solve problems                                          other resources to complete
 5. use a variety of thinking skills to     X   X   X   11. take responsibility for one’s       X
    anticipate and solve problems                           own actions, decisions and
 6. analyze, evaluate, and apply            X   X   X
    relevant information from a variety
    of sources

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Upon successful completion of this course the students will have demonstrated the ability to:

1) Accurately summarize college-level texts using their own words.

2) Locate information/resources in the GBC library and/or in other appropriate electronic and
print sources.

3) Use a standard documentation style (APA or MLA) to create in-text and full references for
secondary sources.

4) Create logical, cohesive introductory, body, and concluding paragraphs for existing (but
incomplete) texts using outlines and/or drafts provided.

5) Compose an organized, coherent text (i.e., a short essay or report) with a distinct introduction,
body and conclusion.

6) Revise and edit their own writing to improve organization, sentence structure, grammar and


Teaching and learning strategies used in this course include interactive lectures, group
discussions, demonstrations, group work, in-class assignments and exercises (skill-building and
writing), homework exercises and assignments (reading, writing and skill-building), on-line
learning, library orientation/workshop, peer feedback.


Required: Biays, J.S., Wershoven, C. & Sauer, L. (2010) Along these lines (3Rd Canadian
Edition). Toronto: Pearson Canada.

Recommended / Optional:

College-level dictionary

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1) Some writing assignments and skill-building exercises must be completed in class. If you must miss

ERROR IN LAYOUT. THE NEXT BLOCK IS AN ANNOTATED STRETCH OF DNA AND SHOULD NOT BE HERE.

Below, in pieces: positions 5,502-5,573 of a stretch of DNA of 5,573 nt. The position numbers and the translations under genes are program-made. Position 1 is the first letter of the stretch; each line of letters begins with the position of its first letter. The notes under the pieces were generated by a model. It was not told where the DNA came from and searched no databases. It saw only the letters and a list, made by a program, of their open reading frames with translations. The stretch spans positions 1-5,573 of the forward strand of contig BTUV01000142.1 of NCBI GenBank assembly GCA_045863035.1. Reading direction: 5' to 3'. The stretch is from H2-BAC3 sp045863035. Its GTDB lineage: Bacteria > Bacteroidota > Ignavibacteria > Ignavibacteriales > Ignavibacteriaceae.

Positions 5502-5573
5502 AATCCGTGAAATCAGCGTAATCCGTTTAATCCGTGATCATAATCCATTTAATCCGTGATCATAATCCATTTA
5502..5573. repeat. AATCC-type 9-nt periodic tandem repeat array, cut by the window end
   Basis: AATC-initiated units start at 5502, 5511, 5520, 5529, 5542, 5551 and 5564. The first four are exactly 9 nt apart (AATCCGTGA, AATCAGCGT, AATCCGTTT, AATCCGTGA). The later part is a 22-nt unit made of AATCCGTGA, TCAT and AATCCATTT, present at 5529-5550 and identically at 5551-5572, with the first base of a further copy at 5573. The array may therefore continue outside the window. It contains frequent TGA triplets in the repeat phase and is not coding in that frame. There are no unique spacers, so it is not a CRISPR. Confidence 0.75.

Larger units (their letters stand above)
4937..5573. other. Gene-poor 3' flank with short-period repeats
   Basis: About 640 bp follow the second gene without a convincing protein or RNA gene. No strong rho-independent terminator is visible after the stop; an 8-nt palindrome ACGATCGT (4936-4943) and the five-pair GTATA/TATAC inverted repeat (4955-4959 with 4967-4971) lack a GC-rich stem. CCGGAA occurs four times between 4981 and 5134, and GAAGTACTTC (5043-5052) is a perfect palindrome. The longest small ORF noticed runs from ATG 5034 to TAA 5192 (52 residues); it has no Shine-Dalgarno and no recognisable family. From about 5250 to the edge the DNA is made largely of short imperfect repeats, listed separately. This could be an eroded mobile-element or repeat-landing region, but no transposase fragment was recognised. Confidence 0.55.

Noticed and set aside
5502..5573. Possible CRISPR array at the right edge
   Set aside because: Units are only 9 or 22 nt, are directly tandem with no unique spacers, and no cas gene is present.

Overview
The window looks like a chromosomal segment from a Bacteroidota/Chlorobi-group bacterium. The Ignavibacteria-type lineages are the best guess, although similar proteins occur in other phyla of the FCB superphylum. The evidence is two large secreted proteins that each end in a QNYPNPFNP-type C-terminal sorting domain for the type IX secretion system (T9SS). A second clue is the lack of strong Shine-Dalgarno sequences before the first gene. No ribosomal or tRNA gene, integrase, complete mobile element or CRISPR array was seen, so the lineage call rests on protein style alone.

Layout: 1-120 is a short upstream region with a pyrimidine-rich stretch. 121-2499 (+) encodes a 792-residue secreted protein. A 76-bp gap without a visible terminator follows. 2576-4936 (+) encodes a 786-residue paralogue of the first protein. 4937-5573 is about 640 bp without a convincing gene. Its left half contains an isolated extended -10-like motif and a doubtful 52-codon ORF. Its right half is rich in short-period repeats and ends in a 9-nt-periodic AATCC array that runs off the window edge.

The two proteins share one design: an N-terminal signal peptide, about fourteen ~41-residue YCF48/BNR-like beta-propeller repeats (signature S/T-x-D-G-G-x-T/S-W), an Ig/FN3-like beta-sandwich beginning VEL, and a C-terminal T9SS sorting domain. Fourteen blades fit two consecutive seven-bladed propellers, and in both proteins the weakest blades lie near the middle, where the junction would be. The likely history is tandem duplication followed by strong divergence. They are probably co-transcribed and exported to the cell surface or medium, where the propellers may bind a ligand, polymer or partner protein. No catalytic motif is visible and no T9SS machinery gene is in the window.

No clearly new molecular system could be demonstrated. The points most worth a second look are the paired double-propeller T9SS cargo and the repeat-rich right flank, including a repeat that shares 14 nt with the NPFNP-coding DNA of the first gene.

an in-class assignment, please contact your professor as soon as possible to make alternate arrangements.*

2) Take-home assignments are due at the beginning of class on the date indicated on the schedule. If you
know in advance that you will be unable to complete a particular assignment by the scheduled due date,
contact your professor before the due date to request an extension. If you miss a deadline due to
unforeseen circumstances, it is your responsibility to contact your professor as soon as possible
to explain the situation. If the reason for missing the deadline is valid, an extension will be
granted.* Otherwise, late assignments will be penalized at a rate of 10% per day and may not be
accepted beyond one week after the original deadline.

3) The final exam must be written during class time on the scheduled day. If you are unable to complete
the exam as scheduled, notify the professor well in advance so alternative arrangements can be made.*
Failure to follow this procedure may result in a zero grade.

 Important: When an assignment deadline or in-class test or assignment is missed, you may be
required to provide documentation (medical or legal) to confirm eligibility for an extension or a

4) Paper dictionaries can be used as aids for in-class essays/exams; electronic dictionaries and other
devices including cell phones and PDAs can not be used.

5) Assignments completed outside class should be word-processed and double-spaced.

6) You are advised to keep all marked assignments, feedback on workshop/labs, and the course outline. In
cases of disagreement over marks or work completion, you must produce the graded assignments.

Important: Students with special needs are encouraged to discuss any necessary accommodations with
their professors as soon as possible.

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     EVALUATION SYSTEM: *This schedule (Due Dates) may change as resources and
                          circumstances require.

Assessment Tool:            *Date /      % of
                            Week:        Final
Grammarwocky                4            5

Summary from                5            5
Introductory                5            5
First essay                 7            10
Outline                     11           10
First draft of essay        13           20

Final draft of essay        15     20
Final Exam                  15     25
                            TOTAL: 100%


The passing grade for this course is: ___60%___

A+    90-100   4.0     B+        77-79   3.3   C+   67-69   2.3   D+   57-59   1.3   Below 50   F   0.0
A     86-89    4.0     B         73-76   3.0   C    63-66   2.0   D    50-56   1.0
A-    80-85    3.7     B-        70-72   2.7   C-   60-62   1.7

Excerpt from the College Policy on Academic Dishonesty:
The minimal consequence for submitting a plagiarized, purchased, contracted, or in any
manner inappropriately negotiated or falsified assignment, test, essay, project, or any
evaluated material will be a grade of zero on that material.
To view George Brown College policies please go to